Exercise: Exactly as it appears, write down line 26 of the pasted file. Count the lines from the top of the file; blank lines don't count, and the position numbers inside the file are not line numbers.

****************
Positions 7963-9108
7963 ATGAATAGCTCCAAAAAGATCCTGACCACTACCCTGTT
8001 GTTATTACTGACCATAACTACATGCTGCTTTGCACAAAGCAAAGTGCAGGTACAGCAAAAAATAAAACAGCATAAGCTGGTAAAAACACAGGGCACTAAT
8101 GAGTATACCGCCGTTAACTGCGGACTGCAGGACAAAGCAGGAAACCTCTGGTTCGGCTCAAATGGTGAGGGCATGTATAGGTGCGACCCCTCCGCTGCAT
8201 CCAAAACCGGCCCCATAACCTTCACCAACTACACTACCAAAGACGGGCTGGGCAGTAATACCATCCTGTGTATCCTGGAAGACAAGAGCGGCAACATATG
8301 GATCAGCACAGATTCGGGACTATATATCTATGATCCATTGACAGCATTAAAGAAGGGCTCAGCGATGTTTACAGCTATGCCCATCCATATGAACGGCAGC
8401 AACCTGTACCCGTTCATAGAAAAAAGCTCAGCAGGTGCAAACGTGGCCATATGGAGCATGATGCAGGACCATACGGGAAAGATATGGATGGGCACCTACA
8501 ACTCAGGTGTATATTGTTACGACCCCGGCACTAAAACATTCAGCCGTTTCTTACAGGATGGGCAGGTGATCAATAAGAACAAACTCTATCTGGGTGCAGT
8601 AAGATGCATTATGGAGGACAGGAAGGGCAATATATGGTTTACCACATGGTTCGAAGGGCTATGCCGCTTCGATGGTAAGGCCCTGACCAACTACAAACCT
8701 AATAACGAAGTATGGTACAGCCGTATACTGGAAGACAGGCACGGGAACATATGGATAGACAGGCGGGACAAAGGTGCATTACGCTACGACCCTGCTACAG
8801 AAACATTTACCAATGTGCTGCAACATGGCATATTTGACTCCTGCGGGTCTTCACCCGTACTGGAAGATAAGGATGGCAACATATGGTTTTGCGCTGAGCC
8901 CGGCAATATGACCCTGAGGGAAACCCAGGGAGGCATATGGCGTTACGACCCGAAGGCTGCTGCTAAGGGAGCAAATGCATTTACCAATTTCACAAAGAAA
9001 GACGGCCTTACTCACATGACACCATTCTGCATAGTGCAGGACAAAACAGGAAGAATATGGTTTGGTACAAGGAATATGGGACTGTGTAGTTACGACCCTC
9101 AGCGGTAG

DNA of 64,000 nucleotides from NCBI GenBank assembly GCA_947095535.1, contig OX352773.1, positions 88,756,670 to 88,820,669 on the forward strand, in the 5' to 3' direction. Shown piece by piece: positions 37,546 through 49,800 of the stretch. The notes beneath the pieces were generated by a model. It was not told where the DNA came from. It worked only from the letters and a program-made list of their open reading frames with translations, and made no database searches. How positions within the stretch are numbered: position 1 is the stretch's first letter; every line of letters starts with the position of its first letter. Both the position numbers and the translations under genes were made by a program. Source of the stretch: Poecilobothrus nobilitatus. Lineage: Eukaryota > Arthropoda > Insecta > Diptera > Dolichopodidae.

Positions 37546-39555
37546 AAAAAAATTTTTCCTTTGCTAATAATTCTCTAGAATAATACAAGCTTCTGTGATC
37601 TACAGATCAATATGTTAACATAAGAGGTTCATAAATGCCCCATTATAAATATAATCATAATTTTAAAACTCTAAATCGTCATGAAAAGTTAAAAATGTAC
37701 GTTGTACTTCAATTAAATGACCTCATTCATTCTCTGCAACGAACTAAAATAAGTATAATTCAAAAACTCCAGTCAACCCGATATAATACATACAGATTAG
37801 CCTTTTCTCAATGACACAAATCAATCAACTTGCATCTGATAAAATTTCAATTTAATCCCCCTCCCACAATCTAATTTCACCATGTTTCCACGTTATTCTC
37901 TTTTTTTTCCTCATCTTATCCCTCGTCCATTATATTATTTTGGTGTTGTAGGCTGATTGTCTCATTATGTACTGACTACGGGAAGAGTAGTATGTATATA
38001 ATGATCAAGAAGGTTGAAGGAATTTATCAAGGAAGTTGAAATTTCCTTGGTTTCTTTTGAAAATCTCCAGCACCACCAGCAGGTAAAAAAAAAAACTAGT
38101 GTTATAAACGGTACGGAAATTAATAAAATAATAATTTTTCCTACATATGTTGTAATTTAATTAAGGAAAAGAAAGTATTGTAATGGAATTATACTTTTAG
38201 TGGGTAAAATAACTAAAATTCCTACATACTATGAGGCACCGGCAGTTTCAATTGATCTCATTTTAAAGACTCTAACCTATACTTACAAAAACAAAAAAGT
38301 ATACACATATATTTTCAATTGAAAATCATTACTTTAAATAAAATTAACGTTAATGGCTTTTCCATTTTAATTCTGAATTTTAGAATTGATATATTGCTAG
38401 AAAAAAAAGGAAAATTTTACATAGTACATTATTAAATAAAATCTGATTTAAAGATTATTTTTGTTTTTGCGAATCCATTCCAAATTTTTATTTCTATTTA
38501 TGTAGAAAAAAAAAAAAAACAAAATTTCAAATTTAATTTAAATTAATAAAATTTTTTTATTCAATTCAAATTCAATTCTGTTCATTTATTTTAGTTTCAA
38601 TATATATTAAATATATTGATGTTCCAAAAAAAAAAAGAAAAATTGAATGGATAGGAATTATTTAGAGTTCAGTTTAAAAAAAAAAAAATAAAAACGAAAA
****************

38401 AAAAAAAAGGAAAATTTTACATAGTACATTATTAAATAAAATCTGATTTAAAGATTATTTTTGTTTTTGCGAATCCATTCCAAATTTTTATTTCTATTTA